Agri-businessman David Crombie took over last Friday as
chairman of the so-called National Farmers Federation and his major task will be
to make the body national in fact as well as in name.

The organisation whose leadership he inherits from the
outgoing cotton-grower Peter Corish is really nothing more than a body
representing the farmers of New South Wales, Victoria and
Tasmania. The state farmer’s federations of Western Australia, South Australia
and Queensland are no longer even members.

Because of the word national in its title, the NFF still
has an influence in a Canberra where politicians and public
servants find it easier to deal with representative industry bodies than to find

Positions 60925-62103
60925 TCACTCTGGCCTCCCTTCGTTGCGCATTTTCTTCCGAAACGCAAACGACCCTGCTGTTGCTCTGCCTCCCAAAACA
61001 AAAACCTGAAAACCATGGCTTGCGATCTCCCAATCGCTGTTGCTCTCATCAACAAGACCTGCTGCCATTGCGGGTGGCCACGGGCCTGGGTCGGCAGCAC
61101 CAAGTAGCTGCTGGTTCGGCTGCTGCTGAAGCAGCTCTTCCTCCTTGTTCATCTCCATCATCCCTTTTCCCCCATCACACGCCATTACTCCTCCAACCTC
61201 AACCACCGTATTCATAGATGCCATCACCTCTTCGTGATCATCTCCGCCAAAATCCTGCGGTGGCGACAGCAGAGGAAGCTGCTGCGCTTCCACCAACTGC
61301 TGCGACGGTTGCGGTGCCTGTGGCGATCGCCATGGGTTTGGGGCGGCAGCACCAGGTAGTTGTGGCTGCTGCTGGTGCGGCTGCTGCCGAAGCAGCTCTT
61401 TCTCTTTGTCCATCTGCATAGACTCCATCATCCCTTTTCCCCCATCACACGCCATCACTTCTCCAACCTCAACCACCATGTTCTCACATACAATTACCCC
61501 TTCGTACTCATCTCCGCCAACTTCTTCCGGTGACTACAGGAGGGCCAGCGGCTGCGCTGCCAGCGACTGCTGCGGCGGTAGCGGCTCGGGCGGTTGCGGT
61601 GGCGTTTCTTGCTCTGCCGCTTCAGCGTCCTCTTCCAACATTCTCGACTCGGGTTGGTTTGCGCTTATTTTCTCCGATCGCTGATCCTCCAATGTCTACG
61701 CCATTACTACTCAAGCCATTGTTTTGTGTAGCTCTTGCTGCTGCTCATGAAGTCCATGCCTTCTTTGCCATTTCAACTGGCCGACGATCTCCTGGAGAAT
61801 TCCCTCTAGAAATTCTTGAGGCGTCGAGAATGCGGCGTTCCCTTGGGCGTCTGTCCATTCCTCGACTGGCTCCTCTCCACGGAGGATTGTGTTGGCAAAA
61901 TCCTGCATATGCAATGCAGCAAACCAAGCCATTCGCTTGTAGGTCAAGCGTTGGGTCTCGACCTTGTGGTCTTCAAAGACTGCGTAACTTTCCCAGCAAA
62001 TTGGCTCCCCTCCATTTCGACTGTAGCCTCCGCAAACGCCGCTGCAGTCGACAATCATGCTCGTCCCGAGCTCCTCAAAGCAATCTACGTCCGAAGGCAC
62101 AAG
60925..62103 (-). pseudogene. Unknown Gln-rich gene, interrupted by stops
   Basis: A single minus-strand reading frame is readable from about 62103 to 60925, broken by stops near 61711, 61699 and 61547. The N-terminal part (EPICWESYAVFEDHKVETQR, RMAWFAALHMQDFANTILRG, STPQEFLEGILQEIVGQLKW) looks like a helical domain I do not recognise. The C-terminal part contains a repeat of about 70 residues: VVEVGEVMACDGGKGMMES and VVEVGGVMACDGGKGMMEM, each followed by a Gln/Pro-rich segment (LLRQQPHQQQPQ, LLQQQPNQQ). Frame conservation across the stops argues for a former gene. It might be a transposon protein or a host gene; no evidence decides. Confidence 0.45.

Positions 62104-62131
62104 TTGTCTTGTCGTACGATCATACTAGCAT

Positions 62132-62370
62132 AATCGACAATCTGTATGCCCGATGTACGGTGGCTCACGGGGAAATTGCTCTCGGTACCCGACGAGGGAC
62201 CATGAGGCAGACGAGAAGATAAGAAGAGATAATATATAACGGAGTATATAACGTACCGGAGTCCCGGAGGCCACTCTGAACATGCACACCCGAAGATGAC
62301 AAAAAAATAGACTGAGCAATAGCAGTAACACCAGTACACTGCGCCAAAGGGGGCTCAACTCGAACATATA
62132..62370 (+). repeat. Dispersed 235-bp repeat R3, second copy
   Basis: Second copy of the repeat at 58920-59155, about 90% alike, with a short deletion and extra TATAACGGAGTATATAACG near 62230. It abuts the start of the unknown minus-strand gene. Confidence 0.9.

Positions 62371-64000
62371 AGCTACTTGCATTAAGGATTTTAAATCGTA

out what real participants in an industry think. This was nowhere more evident
than when Mr Corish sold out the views of an overwhelming majority of Australian
farmers by having the NFF eventually support the sale of the remaining
Government shares in Telstra. That decision might have made it easier for the
National Party to pretend it was heeding the views of its rural constituents but
it severely decreased the chances of rebuilding a truly national organisation of
farmers.

One result of the departure of the three state
federations was a $600,000 a year drop in the NFF’s income and with that has
come a difficulty in keeping good staff and attracting
replacements. The scuttlebutt in Canberra, incidentally,
is that Mr Corish will be endorsed by the Nationals to replace former party
leader John Anderson in the seat of Gwydir.

Peter Fray

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